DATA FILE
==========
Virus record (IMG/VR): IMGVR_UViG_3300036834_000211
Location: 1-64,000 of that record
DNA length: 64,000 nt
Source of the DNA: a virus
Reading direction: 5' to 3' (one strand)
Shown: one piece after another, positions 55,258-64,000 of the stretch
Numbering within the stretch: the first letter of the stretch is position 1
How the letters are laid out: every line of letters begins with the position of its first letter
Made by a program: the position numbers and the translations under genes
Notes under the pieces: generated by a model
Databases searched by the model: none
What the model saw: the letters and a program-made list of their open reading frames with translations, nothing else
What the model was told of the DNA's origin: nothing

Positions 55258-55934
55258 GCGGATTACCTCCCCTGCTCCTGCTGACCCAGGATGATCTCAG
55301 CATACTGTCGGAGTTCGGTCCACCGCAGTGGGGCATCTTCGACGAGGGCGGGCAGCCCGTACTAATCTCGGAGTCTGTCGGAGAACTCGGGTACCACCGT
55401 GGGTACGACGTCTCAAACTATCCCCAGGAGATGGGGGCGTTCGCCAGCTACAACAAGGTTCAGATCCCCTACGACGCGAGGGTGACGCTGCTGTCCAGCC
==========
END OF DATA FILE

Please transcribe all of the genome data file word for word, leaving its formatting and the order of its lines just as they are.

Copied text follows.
Virus record (IMG/VR): IMGVR_UViG_3300036834_000211
Location: 1-64,000 of that record
DNA length: 64,000 nt
Source of the DNA: a virus
Reading direction: 5' to 3' (one strand)
Shown: one piece after another, positions 55,258-64,000 of the stretch
Numbering within the stretch: the first letter of the stretch is position 1
How the letters are laid out: every line of letters begins with the position of its first letter
Made by a program: the position numbers and the translations under genes
Notes under the pieces: generated by a model
Databases searched by the model: none
What the model saw: the letters and a program-made list of their open reading frames with translations, nothing else
What the model was told of the DNA's origin: nothing

Positions 55258-55934
55258 GCGGATTACCTCCCCTGCTCCTGCTGACCCAGGATGATCTCAG
55301 CATACTGTCGGAGTTCGGTCCACCGCAGTGGGGCATCTTCGACGAGGGCGGGCAGCCCGTACTAATCTCGGAGTCTGTCGGAGAACTCGGGTACCACCGT
55401 GGGTACGACGTCTCAAACTATCCCCAGGAGATGGGGGCGTTCGCCAGCTACAACAAGGTTCAGATCCCCTACGACGCGAGGGTGACGCTGCTGTCCAGCC